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4 Differences Between a Resume and a LinkedIn Profile

September 16, 2019 by Kelli Thomason

As a recruiter, I’m often asked to review a resume and provide feedback to help guide a candidate in developing a stellar personal branding document. However, only a few times in my career have I been asked, “Would you mind reviewing my LinkedIn profile?” If your most recent visit to LinkedIn was when you visited the career services center at your alma matter, it might be time to click “Forgot password?” and give your profile a face lift. Before you point your browser to the top social networking site for the business community, it might help to understand a few of the many differences between a resume and your LinkedIn profile.

According to the Oxford dictionary, a resume is “a brief account of a person’s education, qualifications, and previous experience, typically sent with a job application.” LinkedIn’s purpose, on the other hand, is to “connect the world’s professionals to make them more productive and successful.” In other words, it’s the world’s largest professional networking site where you can manage your professional identity, build your network, and access information that provides professional insights and opportunities. Given the different, yet related, purposes of a resume and online profile, there are a few items to note when deciding how to update each.

Focus
A resume is the means to an interview. As such, it should be tailored for each opportunity you’re exploring to ensure the skills, knowledge, and abilities you bring to the position are highlighted succinctly and clearly to the reviewer. A LinkedIn profile, however, is typically broader and may include several skills that attract a wider audience (such as recruiters and hiring managers from multiple industries) who may want to learn more about your accomplishments and abilities in a certain context. If your profile is as narrowly focused as a resume, you could be missing out on some great connections and opportunities!

Length
We’ve all heard the advice that a resume should typically consist of no more than one to two pages (except for federal resumes, of course, which could justify its own article!). This is primarily due to the limited amount of time a recruiter or hiring manager has to peruse the hundreds of resumes often received for just one job opening. On the other hand, your LinkedIn profile can showcase your entire professional identity. Because you aren’t targeting any one person or position, there’s no reason to throttle the flow of information. Take advantage of the space by displaying recommendations from colleagues, subordinates, and superiors, for example, which are not typically included in a resume.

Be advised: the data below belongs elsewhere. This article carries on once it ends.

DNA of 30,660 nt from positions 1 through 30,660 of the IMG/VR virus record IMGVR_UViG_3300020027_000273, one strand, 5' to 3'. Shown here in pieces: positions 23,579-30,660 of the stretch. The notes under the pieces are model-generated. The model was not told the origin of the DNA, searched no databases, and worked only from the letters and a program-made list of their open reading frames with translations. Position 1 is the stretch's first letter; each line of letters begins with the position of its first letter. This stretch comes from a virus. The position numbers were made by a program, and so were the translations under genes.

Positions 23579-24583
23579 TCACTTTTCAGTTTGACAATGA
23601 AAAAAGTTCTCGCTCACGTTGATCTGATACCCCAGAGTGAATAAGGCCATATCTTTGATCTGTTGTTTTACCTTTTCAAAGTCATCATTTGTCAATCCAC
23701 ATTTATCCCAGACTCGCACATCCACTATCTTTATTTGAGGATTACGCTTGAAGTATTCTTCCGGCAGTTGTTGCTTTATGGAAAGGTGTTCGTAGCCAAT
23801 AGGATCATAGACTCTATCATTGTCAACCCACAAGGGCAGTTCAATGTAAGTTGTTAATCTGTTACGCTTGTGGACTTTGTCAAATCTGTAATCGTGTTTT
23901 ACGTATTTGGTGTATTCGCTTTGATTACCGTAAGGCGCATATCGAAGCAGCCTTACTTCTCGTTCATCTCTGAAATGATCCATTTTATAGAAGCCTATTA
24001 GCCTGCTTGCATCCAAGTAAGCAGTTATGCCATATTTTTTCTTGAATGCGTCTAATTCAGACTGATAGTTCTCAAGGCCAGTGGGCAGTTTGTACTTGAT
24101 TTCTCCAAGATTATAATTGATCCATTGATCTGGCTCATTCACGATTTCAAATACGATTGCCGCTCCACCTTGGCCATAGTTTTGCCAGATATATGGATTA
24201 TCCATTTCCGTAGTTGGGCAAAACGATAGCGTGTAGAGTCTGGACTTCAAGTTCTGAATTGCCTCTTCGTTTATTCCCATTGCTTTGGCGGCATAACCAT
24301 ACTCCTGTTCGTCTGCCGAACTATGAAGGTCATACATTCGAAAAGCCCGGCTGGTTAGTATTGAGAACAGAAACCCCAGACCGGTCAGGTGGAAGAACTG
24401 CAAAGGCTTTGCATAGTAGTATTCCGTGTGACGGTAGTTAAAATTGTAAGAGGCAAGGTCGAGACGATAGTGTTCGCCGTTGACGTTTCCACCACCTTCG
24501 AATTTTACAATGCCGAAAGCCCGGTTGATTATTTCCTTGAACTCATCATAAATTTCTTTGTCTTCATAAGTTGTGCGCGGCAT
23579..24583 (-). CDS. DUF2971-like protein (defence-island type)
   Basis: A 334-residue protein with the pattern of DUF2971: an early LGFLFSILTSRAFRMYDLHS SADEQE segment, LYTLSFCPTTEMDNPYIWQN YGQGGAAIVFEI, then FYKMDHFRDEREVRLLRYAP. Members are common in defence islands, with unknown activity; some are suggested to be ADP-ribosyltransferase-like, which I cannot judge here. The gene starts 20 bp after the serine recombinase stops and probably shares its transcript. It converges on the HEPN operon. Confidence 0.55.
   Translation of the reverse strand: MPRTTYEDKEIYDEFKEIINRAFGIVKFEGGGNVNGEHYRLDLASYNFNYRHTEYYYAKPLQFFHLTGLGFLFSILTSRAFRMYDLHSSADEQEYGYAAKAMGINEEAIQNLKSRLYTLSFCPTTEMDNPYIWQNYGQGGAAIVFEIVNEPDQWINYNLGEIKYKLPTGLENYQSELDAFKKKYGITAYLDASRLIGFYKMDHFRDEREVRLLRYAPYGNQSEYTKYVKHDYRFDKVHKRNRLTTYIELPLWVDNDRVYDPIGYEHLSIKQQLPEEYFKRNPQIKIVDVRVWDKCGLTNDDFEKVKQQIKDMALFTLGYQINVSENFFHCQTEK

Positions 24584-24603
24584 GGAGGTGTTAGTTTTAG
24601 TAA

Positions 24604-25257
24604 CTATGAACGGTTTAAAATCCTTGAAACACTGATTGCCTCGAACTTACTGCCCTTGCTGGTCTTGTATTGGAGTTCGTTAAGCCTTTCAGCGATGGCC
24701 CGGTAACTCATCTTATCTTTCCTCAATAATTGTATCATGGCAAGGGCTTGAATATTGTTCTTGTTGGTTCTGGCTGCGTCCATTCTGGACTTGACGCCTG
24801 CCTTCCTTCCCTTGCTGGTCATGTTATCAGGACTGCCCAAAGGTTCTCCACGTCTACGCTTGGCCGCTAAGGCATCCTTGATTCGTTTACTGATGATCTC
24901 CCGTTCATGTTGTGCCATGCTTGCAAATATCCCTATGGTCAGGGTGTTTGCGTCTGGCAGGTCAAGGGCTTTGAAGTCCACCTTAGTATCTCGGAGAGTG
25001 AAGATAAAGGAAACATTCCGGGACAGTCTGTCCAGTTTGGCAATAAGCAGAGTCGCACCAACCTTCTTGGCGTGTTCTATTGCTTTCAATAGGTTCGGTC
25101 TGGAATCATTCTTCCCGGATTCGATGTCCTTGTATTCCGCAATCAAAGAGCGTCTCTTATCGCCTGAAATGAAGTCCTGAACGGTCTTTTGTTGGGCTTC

Variety
Do you speak more than one language? Chances are you’ve noted your bi-lingual talent somewhere on your resume –  if you haven’t, you should consider doing so! . However, most candidates do not provide a supplemental document written in the second language. Did you know you can create an entire LinkedIn profile in a second language? Stand out to your network and potential future colleagues by creating a parallel profile that speaks to their business needs and desired cultural diversity.

Aesthetics
Some may argue that it’s hard to “stand out” on LinkedIn like you can with a resume due to the standardized format of the LinkedIn profile. Whereas a resume can be tailored with formatting and content, a LinkedIn profile doesn’t offer as many options for customization. I disagree! Add relevant multimedia content like photos, videos, and presentations. Link to your online portfolio or published articles. Include a professional photo and use a photo testing tool such as photofeeler.com to help select an image that is widely appealing. Exploit the available tools and options that, in some industries, may be considered taboo when included on a resume.

In the end, your resume and LinkedIn profile are two similar yet different assets that should be part of your professional toolbox. When used for their intended purposes, each will provide a strong advantage in their own way. While it can be overwhelming to think about updating one or both, the time and effort is certainly worth it and can pay dividends through new career opportunities.

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